Hyperthyroidism

Mean age of hyperthyroid patients was 36.61 years with maximum number of patients in the age group of 31–50 years which was different from previous studies[11],[13] and may be attributed to population bias. Females outnumbered male like in other studies.[11],[12],[13] The most common medical symptom in hyperthyroid patients was fatigue followed by heat intolerance and weight loss. However, Rai et al. found loss of weight as the most common symptom.[13]

Cutaneous involvement was present in 69.23% of hyperthyroid patients. [Table 2] represents the comparison of cutaneous findings between different studies. The most common cutaneous manifestation in hyperthyroid patients was warm skin present in 53.84% of patients. A similar finding was reported in other studies.[11] There was low incidence of hyperhidrosis and exophthalmos as compared to previous studies.[13] This difference may be related to severity and duration of the disease. Warmth is caused by increased cutaneous blood flow and the sweating is a reflection of underlying metabolic rate.[18] Synergistic action between catecholamines and the thyroid hormones results in increased sweating.[25] Generalized pruritus was seen in 30.76% of patients which was quite comparable with previous studies.[13] Generalized hyperpigmentation was seen in 7.69% of patients and was quite similar to other studies.[11] Jellinek's sign was present in 38.46% of patients. There is speculation that the hyperpigmentation is due to increased release of pituitary adrenocorticotropic hormone compensating for accelerated cortisol degradation.[26] Smooth skin was seen in 15.38% of patients whereas other studies[11],[13] found a higher incidence. We observed thin, soft hair in 61.53%, diffuse hair loss in 30.76%, and soft and shiny nails in 30.76% patients. The results differed from previous studies[11],[13] and maybe because of small sample size in hyperthyroidism group. Among the various autoimmune diseases, chronic urticaria was present in 15.38% of hyperthyroid patients which was comparable with other studies.[13] Other associated diseases were cutaneous amyloidosis, symptomatic dermographism, sweet syndrome, and lichen planus which were seen in one patient each.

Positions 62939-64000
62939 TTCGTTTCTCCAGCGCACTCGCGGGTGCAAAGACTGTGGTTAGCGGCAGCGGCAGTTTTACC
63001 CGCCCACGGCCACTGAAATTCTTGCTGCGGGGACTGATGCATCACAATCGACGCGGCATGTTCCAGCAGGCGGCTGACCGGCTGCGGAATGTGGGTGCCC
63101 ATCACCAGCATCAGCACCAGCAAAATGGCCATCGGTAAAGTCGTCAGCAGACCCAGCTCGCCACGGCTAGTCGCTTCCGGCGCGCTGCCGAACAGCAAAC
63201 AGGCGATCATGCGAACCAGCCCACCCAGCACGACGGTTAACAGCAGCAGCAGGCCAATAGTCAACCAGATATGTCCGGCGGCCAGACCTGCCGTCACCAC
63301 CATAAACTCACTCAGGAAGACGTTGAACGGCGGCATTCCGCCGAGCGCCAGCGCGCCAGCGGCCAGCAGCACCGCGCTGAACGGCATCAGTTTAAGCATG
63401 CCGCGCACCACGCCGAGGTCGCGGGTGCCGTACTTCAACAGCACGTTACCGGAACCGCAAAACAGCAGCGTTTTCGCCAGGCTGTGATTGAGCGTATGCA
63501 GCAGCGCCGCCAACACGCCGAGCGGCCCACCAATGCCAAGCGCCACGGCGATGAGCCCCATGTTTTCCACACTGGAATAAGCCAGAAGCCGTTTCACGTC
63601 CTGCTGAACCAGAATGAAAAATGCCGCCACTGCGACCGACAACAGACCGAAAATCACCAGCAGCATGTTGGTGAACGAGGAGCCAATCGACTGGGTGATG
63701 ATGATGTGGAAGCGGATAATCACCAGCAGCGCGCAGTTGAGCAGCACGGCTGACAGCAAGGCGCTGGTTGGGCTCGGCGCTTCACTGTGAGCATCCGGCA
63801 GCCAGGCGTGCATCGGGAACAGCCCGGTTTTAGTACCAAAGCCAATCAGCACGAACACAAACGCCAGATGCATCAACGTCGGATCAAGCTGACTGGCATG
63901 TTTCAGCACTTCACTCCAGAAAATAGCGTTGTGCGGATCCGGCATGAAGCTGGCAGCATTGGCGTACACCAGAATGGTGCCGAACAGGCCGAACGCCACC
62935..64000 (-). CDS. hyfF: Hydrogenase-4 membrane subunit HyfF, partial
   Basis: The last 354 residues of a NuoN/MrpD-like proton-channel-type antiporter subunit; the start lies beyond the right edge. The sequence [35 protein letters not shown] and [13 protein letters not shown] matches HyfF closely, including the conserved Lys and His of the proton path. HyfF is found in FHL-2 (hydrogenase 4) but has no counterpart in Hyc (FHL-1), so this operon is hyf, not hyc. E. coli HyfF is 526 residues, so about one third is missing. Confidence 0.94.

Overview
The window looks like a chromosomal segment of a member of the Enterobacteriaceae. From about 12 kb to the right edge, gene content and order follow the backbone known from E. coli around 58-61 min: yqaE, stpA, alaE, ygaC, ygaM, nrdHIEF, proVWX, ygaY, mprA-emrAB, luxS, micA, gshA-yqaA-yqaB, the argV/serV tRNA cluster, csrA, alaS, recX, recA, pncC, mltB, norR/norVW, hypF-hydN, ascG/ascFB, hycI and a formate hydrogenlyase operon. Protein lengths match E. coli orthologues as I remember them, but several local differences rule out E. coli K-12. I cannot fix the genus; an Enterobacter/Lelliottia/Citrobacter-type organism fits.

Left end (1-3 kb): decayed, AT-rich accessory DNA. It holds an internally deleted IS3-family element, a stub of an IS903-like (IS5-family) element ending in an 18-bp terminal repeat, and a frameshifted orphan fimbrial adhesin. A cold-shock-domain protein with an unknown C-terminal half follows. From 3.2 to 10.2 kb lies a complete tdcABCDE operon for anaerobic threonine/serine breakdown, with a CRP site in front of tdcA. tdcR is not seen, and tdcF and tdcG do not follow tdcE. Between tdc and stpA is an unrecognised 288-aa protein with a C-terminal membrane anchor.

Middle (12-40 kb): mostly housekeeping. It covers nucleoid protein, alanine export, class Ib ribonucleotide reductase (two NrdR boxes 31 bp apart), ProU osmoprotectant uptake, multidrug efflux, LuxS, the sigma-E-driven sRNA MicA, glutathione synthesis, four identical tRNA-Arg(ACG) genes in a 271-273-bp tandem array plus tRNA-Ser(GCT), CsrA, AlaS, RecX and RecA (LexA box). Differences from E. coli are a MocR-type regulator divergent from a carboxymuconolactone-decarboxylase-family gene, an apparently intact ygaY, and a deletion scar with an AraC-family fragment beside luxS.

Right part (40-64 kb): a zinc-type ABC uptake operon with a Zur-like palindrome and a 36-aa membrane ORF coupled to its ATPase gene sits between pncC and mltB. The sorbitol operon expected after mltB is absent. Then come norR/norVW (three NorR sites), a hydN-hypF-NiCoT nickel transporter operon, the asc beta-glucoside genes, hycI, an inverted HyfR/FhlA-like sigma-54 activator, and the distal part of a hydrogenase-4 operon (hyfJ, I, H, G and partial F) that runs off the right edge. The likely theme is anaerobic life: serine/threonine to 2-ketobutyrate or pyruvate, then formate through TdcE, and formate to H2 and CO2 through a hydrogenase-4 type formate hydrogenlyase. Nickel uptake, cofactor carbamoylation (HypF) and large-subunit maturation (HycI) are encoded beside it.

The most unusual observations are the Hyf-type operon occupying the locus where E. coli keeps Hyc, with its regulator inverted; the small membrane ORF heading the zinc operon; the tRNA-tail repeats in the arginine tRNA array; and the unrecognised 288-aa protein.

Conclusion Top


Skin acts as an important diagnostic window to diseases affecting internal organs including thyroid disorders. Since many autoimmune skin diseases are associated with thyroid disorders, each patient presenting with these diseases should be screened for thyroid disorder in routine. Identifying the endocrinopathy is very important so that patients might receive corrective rather than symptomatic treatment.

Limitations of study

In this study, antithyroid antibodies were not estimated because of nonavailability of test in our hospital and cost factor. Further studies on a large cohort are required to augment the findings of our study.

Declaration of patient consent

The authors certify that they have obtained all appropriate patient consent forms. In the form, the patients have given their consent for their images and other clinical information to be reported in the journal. The patients understand that their names and initials will not be published and due efforts will be made to conceal their identity, but anonymity cannot be guaranteed.

Financial support and sponsorship

Nil.

Conflicts of interest

There are no conflicts of interest.



 
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Cox NH, Coulson IH. Systemic disease and the skin. In: Burns T, Breathnach S, Cox N, Griffiths C, editors. Rook's Textbook of Dermatology. UK: Wiley-Blackwell; 2010. p. 62.7.  Back to cited text no. 3
    
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Rai D, Wahid Z, Zaidi AN. Cutaneous manifestations of thyroid disease. J Pak Assoc Dermatol 2000;10:8-11.  Back to cited text no. 13
    
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Rosenberg RM, Isseroff RR, Ziboh VA, Huntley AC. Abnormal lipogenesis in thyroid hormone-deficient epidermis. J Invest Dermatol 1986;86:244-8.  Back to cited text no. 16
    
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    Figures

  [Figure 1], [Figure 2], [Figure 3], [Figure 4], [Figure 5], [Figure 6], [Figure 7]
 
 
    Tables